ECM - Electrochemical Migration explained

The term ECM, electro-chemical migration, is a corrosion process driven by an electric field. The presence of an electric field makes an enormous difference compared to ordinary corrosion. Ordinarily the residues and materials used on electronic assemblies will not typically lead to corrosion, however the application of an electric field and this innocuous material set can lead to ECM and failure. ECM is very much an electronic assembly issue. The classical ECM failure seen in SIR testing is the formation of a dendrite, as shown below. The fern like dendrite structure grows from the negative cathode towards the anode.


For ECM to occur three important parts must be present, an electric field, a water layer and ionic species. The condition of an electric field is clearly readily met on an electronic assembly. A water film can occur by exposure to liquid water, condensation, or the absorption of a thin water layer. Exposure to liquid water is typically prevented by enclosures, condensation effects are tackled by the use of conformal coatings. The effects of condensation testing is still in its infancy. It is the effects of adsorbed water that SIR studies typically address. With the SIR test environments, 40°C/90%RH and 85°C/85%RH, the water layer thickness is typically ≤100nm. It is within this thin water film that ECM operates. The third and last part are residues that lead to ions being formed as the residues dissolve in the water film. These dissolved ions migrate under the electric field, contributing to the corrosion process and failure.

J Std 001 Appendix C introduces “Objective Evidence” in the context of a failure mechanism that can occur on electronic assemblies. Of concern are residues and contaminants left on the surface of the circuit assembly by the manufacturing process. When in use a circuit assembly will be powered up, it may be in a humid environment, and these two factors with the residues may lead to corrosion, which can lead to electro-chemical migration and the development of a fault, a short circuit. At this point the circuit assembly has failed and it is removed from service. Short circuits produced by ECM are fragile and can disappear when extracted from the use environment, and are a significant contributor to no fault found when inspected as a field return.

Testing of electronic assemblies to ensure robustness in terms of susceptibility to ECM has always been a part of J Std 001. In the past the ROSE test was used, and there was a pass/fail limit of 1.56µg/cm² NaCl (equivalent), the whole test has now been removed. The ROSE test is not sensitive to all the possible causes of ECM, and the pass/fail limit is an arbitrary number, and hence its removal. What has replaced this is not a prescriptive test, but the main stay of OE is now the SIR test.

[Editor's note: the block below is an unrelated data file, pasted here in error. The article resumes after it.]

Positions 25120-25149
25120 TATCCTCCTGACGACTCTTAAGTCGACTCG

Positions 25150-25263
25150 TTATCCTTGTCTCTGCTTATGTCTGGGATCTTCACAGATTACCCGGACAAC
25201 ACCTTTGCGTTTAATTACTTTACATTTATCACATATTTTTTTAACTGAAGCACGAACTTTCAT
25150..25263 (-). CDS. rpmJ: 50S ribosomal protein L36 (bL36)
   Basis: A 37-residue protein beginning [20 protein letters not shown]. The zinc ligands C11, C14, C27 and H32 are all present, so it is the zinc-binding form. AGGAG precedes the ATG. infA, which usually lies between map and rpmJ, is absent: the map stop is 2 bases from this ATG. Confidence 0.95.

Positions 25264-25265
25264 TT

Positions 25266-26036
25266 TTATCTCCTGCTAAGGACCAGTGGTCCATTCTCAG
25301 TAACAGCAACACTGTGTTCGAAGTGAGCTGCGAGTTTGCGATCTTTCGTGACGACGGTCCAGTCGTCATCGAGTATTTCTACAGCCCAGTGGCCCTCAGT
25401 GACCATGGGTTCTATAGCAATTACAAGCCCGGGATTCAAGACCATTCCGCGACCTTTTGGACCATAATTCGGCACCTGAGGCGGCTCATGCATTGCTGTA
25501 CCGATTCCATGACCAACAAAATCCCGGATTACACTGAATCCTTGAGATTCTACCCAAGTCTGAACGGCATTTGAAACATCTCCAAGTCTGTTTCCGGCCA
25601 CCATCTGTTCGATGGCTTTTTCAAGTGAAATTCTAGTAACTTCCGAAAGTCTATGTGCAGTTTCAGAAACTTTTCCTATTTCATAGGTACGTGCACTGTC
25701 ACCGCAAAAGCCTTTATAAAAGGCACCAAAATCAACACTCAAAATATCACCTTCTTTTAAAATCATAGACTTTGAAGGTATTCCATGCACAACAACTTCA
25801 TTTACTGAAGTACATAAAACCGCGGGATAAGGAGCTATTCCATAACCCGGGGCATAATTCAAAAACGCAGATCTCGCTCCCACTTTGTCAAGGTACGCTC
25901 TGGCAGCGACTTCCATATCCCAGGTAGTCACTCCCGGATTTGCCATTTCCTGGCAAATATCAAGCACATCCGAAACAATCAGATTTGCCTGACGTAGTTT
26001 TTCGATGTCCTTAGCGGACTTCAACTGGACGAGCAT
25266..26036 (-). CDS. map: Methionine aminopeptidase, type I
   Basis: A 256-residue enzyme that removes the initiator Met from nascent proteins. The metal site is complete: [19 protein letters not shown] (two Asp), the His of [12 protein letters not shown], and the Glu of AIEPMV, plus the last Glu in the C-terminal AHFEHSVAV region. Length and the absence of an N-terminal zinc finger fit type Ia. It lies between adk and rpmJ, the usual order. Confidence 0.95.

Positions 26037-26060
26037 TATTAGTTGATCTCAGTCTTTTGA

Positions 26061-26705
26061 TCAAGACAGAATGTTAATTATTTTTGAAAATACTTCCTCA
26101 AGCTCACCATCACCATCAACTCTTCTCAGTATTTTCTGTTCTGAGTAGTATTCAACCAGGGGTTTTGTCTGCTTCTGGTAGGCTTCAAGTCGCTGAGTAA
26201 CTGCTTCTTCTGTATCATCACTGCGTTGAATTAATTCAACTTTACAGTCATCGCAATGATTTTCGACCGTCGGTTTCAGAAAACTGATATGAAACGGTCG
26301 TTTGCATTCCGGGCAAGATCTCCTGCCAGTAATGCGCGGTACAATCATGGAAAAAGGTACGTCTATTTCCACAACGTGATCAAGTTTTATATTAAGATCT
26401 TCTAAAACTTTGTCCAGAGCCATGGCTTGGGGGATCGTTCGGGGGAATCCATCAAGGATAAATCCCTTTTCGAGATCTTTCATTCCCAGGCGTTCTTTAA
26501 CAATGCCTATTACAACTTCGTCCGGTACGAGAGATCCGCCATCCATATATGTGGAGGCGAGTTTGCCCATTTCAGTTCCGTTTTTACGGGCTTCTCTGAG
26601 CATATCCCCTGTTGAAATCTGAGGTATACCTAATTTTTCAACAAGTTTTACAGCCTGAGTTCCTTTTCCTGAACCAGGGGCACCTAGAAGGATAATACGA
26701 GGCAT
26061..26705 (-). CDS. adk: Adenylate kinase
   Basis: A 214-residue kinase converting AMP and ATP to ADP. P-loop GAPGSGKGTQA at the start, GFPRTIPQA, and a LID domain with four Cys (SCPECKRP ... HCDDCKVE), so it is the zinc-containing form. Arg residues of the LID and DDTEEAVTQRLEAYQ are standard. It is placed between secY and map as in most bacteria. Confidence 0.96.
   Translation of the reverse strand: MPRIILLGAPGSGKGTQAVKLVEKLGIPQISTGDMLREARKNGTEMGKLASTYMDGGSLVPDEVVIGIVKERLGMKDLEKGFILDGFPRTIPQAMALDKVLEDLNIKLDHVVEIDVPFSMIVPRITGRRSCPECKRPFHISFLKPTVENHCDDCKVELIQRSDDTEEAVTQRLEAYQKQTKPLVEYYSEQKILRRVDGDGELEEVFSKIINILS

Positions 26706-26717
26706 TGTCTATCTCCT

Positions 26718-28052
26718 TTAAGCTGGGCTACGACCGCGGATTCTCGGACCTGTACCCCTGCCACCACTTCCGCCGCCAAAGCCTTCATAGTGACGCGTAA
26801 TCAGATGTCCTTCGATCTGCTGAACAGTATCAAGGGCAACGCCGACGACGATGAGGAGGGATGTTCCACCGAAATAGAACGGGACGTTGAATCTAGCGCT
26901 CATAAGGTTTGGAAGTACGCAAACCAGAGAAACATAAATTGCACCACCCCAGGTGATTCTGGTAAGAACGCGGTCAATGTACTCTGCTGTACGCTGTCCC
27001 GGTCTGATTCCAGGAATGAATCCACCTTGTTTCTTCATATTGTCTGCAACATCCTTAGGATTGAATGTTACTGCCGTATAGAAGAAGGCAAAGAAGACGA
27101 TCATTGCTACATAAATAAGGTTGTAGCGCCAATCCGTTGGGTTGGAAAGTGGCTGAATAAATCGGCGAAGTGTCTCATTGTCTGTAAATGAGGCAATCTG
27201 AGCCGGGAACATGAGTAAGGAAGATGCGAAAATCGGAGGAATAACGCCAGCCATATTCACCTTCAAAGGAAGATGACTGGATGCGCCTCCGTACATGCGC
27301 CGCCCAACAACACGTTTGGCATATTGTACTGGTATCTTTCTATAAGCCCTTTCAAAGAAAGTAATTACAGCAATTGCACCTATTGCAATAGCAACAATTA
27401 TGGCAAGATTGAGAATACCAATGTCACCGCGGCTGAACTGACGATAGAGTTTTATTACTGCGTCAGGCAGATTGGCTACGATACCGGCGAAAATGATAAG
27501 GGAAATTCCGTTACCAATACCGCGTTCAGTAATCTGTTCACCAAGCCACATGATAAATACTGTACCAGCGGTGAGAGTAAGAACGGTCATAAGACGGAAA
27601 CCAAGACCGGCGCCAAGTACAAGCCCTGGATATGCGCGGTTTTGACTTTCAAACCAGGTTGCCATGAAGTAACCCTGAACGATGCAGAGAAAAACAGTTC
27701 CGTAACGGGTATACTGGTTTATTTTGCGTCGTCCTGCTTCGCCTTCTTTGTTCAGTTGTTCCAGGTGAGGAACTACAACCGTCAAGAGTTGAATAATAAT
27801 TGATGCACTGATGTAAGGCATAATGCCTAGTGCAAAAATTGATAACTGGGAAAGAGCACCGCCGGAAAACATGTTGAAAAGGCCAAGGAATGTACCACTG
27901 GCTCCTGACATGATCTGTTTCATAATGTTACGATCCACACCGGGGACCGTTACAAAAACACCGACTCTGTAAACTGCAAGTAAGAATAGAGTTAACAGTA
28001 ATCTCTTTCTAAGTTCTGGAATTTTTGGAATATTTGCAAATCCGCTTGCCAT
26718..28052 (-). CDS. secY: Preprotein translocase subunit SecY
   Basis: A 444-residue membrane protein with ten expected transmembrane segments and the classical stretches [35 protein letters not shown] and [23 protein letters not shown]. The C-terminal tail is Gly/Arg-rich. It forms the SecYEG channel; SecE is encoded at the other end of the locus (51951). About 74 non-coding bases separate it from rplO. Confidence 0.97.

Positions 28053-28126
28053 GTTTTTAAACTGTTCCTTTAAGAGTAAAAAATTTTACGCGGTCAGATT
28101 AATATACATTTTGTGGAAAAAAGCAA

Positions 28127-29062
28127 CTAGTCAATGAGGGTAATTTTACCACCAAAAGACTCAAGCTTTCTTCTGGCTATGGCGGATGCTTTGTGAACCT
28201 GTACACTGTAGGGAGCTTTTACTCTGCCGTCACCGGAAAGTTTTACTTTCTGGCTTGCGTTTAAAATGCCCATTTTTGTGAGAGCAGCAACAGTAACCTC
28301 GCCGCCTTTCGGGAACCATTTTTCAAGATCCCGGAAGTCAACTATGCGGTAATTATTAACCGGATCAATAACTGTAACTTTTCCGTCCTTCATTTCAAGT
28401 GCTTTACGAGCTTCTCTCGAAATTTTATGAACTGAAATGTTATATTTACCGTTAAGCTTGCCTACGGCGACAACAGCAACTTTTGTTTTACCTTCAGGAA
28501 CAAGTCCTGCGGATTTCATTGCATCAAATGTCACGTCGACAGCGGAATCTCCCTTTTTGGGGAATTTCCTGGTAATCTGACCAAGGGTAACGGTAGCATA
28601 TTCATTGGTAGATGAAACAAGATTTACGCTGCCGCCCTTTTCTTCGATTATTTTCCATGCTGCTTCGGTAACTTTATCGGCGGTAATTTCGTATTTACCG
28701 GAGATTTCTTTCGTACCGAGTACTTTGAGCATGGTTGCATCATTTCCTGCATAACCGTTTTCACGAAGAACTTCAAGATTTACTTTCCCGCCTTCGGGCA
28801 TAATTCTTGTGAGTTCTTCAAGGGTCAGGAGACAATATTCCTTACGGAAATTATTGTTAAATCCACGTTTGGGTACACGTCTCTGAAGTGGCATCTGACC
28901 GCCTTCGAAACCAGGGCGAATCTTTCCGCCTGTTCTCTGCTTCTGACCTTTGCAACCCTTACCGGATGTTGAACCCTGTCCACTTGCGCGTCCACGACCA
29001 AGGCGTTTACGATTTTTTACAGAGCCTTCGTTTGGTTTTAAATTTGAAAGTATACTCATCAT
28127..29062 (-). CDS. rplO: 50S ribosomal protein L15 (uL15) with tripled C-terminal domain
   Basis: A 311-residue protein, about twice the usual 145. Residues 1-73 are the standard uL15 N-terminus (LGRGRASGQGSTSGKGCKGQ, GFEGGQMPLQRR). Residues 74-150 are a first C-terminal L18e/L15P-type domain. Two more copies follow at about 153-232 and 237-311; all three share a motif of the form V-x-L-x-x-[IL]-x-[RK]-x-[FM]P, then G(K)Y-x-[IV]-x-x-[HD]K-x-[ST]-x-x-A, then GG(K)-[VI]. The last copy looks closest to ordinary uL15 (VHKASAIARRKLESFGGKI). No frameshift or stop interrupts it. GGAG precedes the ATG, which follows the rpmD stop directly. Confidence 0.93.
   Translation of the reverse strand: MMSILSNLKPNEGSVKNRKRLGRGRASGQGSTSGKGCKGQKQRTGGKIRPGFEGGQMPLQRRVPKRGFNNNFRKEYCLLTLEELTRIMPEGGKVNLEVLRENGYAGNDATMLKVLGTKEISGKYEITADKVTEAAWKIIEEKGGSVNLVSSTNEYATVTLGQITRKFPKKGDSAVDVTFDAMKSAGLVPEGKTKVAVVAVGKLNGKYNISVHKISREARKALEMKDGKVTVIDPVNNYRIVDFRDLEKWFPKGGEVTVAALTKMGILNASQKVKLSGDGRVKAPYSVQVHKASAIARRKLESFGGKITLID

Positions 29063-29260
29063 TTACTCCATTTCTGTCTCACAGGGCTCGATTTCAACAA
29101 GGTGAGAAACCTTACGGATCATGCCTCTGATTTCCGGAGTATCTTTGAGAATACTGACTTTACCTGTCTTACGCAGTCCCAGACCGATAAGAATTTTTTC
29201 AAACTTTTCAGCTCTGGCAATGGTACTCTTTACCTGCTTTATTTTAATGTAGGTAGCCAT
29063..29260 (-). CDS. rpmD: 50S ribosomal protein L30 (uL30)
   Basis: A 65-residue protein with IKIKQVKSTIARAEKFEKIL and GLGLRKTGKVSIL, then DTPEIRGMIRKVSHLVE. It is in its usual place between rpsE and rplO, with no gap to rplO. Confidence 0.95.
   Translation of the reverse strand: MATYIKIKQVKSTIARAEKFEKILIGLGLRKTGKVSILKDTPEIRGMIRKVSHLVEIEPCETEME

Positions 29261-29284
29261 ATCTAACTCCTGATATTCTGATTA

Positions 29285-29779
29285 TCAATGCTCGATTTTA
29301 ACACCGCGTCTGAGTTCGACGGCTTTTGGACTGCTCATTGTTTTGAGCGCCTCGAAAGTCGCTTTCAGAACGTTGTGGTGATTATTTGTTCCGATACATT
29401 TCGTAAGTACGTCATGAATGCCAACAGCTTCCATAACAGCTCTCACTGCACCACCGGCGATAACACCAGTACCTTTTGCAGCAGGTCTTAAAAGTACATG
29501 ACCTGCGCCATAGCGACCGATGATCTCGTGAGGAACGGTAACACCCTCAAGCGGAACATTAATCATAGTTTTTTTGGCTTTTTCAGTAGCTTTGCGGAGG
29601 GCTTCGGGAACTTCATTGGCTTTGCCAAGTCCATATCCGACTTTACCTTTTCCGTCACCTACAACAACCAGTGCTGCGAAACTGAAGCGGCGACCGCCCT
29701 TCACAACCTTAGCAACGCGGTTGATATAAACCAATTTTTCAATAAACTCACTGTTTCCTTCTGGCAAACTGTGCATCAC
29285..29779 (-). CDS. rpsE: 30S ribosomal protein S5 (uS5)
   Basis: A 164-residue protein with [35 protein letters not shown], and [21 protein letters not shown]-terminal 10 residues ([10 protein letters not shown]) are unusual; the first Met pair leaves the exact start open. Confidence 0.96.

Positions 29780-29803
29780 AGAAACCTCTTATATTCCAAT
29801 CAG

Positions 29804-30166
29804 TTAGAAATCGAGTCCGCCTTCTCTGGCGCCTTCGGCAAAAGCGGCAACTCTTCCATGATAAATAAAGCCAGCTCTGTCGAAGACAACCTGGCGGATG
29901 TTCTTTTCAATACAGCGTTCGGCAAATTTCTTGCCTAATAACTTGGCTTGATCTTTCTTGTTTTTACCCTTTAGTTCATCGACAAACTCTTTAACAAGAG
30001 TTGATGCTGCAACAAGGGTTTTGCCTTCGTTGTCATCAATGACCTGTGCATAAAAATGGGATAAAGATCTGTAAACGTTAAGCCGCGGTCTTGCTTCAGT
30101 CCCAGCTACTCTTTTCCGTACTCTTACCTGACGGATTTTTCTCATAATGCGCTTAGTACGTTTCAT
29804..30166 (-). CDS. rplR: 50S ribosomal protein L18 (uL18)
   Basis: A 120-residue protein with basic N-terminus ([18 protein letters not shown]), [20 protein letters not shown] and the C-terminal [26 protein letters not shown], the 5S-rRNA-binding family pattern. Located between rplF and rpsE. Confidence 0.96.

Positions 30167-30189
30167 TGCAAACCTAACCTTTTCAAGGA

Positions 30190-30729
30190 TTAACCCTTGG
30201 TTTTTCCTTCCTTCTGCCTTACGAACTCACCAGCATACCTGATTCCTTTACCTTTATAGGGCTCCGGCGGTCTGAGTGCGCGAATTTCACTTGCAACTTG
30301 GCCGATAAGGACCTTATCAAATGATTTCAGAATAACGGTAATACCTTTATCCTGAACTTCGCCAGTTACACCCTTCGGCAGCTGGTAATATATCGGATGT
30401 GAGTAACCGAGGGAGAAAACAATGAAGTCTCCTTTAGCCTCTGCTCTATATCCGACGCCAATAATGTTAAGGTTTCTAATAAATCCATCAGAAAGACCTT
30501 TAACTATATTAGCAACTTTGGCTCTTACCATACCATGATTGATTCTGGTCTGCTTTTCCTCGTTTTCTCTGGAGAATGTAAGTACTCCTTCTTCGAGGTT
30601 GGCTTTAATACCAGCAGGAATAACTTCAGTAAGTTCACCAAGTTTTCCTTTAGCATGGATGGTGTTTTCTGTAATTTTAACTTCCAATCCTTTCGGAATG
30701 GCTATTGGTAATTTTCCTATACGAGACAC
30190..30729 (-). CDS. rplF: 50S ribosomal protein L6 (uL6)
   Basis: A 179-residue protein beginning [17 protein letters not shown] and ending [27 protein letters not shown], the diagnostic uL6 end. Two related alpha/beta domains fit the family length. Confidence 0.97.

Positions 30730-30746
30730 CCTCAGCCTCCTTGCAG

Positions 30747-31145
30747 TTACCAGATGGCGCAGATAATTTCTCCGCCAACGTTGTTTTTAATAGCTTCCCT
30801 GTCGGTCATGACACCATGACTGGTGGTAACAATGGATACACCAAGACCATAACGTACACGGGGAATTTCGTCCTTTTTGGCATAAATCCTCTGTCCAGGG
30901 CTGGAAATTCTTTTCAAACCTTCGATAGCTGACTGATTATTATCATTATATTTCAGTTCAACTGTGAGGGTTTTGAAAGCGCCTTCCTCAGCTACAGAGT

The Root Causes

Chemistry is involved in many of the steps of electronics manufacturing, including: the application of reactive materials, thermal processing of materials, and cleaning. There are organic and non-organic materials used in the construct of an electronics assembly, and a range of acids and solvents used in the processing to manufacture assemblies. This cocktail must be rendered harmless and robust when manufacturing is complete.

Residues can be acid or alkali based, salts or of concern, neutral chemistries that are hygroscopic that thicken the adsorbed water film. In the presence of water if a residue dissociates to form ions then these will be pulled to the matching electrode. Potentially many chemical cells can be formed on the surface of the electronic assembly. Each cell contains three important parts: the anode and cathode, and the electrolyte. The electrolyte forms in the adsorbed water film and will contain ions from the residues. Positively charged ions, cations, migrate to the cathode and negatively charged ions, anions, migrate to the anode. The anode is hence subject to attack by the migrating anions, plus any corrosive species that were left there by the assembly process. Clearly dissolution by corrosive attack of any metal part is far from ideal. However, this problem is exacerbated by the dissolved anode material ionising in this process to become cations, where they now diffuse to the cathode. When a cation reaches the cathode it gives up its charge, and no longer an ion it deposits onto the cathode. As this process continues, material continues to build on the cathode, growing back to the anode. This structure can grow in a fern like structure to become a dendrite. The total process is therefore the creation and migration of ions under an electric field, which potentially will lead to a circuit failure by the growth of dendrites. This is the electro-chemical migration (ECM) phenomenon, and it is a particularly electronics assembly issue.

There is a caveat that the presence of ionic residues are not a strict requirement, in that the water film can absorb gases that will dissociate and ionise and provide a source of conduction in the water film. Carbon dioxide is such an example.


There are two approaches referred to in J Std 001, SIR and Ion Chromatography. IC is used to measure ionic residues. This is useful when diagnosing residue problems and identifying potential sources, but the IC technique measures the whole board and there is no location information. So we cannot associate a IC signal of a residue with any specific area or component. The IC value (weight) of an ion also cannot be attributed to a pass fail level.


The SIR technique does have a pass fail level from J Std 001, this is 100GΩ. This resistance correlates directly to a circuit function, since no signal or power line should see a leakage current. Hence, a range of component styles with different feature sizes and entrapment potentials can be evaluated on a single SIR test board.